Tartini’s violin heard once again

February 2011

In the municipality and town of Piran, which often bears the suffix Tartini’s town, people in recent years have gained a revived awareness of the importance of linking a town’s identity as much as possible to the personality of an artist who worked there.

Piran’s most important resident, Giuseppe Tartini, the composer and violinist

Piran, Tartini Square. Photo: Jakše - Jeršič

Piran’s most important resident, Giuseppe Tartini, the composer and violinist who was born in 1692 in Piran and died in 1770 in Padua, where he is also buried, does indeed lend Piran at first glance a recognisable stamp. In the main Tartini Square, in front of the composer’s birth house, an imposing Renaissance palace, stands a large monument constructed by the townsfolk to mark the 200th anniversary of his birth and unveiled in 1896. Standing on a high plinth is a life-size bronze sculpture of the master, and the monument is the work of Venetian sculptor Antonio dal Zotta. The birth house contains a memorial Tartini Collection, managed by the Piran Maritime Museum.The collection includes Tartini’s violin, the property of the great master and an outstanding exhibit, which the people of Piran now want to promote as one of the cult items of Piran’s history.

Tartini’s violin - between 300 and 400 years old

The Italians selected the wood for the tops of their violin bodies on the Gorenjska uplands of Jelovica and Pokljuka.

What is certain about the violin is that it was Tartini’s property and the maestro also played it, for a special certificate attests to this, and it is between 300 and 400 years old. What seems harder to establish is its origin, or who actually made it. The period in which Tartini lived is characterised as being the particular time when violins of the highest quality were being made, and today they are regarded as matchless.

Something that might interest Slovenians is that the Italians selected the wood for the tops of their violin bodies on the Gorenjska uplands of Jelovica and Pokljuka, where the spruces are sufficiently compact for the best sounds to be coaxed from them.

Questions about violin's origin but there is no doubt - the Tartini's violin is the instrument of great value

No one is certain whether Tartini’s violin originates in such circles, but there are some indications of it. There is considerable certainty that the violin was made by Nicola Amati, with a record in the body of the violin stating that it came from a workshop in Bologna. The certificate from Cremona, made up in 1937 by Italian experts and now kept in the Piran Museum, provides incontrovertible evidence that the violin was indeed the property of Tartini.

Inappropriate storage over the centuries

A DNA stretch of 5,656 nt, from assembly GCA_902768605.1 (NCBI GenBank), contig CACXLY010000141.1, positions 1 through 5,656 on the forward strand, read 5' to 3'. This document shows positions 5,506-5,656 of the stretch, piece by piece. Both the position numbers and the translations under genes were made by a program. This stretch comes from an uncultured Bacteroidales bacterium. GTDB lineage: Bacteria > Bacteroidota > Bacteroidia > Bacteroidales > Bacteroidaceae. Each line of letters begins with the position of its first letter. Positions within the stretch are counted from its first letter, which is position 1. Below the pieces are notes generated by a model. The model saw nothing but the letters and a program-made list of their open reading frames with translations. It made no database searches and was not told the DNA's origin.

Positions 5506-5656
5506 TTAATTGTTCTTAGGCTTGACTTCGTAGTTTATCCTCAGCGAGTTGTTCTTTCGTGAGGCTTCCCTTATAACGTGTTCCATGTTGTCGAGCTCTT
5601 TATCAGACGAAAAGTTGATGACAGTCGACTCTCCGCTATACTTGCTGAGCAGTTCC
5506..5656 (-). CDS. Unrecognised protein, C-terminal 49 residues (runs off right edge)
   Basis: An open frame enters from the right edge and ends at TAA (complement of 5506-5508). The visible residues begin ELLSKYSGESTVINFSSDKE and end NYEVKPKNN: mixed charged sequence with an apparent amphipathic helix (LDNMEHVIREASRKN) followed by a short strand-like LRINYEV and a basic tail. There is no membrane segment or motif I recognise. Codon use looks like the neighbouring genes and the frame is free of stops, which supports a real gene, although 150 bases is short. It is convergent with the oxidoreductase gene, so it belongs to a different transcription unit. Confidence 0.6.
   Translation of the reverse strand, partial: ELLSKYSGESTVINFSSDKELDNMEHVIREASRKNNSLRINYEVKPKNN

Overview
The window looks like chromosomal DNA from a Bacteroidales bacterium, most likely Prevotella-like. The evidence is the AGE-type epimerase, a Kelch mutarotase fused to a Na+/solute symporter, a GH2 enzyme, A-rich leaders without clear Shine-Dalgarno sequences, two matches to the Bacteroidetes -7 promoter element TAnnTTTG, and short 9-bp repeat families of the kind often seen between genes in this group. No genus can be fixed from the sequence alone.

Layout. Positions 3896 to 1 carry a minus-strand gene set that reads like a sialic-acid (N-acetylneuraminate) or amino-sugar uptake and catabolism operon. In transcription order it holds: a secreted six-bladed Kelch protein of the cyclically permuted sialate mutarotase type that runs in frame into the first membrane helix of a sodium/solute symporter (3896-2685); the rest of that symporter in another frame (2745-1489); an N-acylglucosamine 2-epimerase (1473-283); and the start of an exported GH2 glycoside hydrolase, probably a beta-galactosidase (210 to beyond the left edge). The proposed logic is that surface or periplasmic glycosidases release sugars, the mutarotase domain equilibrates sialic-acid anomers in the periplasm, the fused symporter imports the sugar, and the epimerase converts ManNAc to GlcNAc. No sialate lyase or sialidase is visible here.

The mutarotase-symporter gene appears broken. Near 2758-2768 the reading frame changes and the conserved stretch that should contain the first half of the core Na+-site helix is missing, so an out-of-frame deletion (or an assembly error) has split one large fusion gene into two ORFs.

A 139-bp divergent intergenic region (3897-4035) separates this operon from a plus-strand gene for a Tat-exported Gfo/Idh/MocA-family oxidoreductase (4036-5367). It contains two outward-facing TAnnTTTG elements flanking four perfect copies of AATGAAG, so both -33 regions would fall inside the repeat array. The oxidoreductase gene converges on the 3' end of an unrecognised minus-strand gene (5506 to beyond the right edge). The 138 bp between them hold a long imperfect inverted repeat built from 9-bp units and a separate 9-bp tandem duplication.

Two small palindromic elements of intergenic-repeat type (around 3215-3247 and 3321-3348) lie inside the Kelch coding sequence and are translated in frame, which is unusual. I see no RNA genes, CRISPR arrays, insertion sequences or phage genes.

In any case, what is beyond debate is that this is an instrument of great value, lent particular significance by Tartini’s personality. Over the centuries the violin was not treated to the most appropriate care; it spent the Second World War, for instance, holed up in the staircase of a municipal building in damp and highly variable climatic conditions. Some say that the later restoration and storage were not optimal, either, although it was restored by the top experts of Slovenia and Hungary, and its location in one of the showcases of Piran’s Tartini Collection, where humidity and temperature are not controlled, has its problems, too. The worst thing for it, apparently, is that no one has played it, and this can be a major problem for a violin, which is a “living musical organism”.

Žiga Faganel, one of the top Slovenian violinists is optimistic

Žiga Faganel playing Tartini's violin. Photo: Boris Šuligoj

The keeper of the collection, curator Duška Žitko, and director of Piran’s Maona Tourist Agency, Polona Senčar, take the credit for organising a special concert in Piran on the day after Christmas, in which Žiga Faganel, a member of the Slovenian Philharmonic orchestra and one of the top Slovenian violinists, played Tartini’s sonata in G minor, Dido Abandoned, on the priceless antique.  Faganel also assessed the condition of this exceptional instrument,  and determined that some of the previous restoration work was indeed perhaps not optimal, but it can all be put right. He stressed that the top two strings produce a very noble sound, while the sound of the lower strings is somewhat “closed”, which is perhaps a consequence of inappropriate storage, since the violin was placed in a showcase with taught strings. As for the future, however, Faganel is optimistic. The violin will need to be restored further, while he himself and his associate, also a music teacher, will work to maintain the regular “fitness” of this wonderful instrument through regular playing.

Taxt by Jože Osterman, Sinfo, February 2011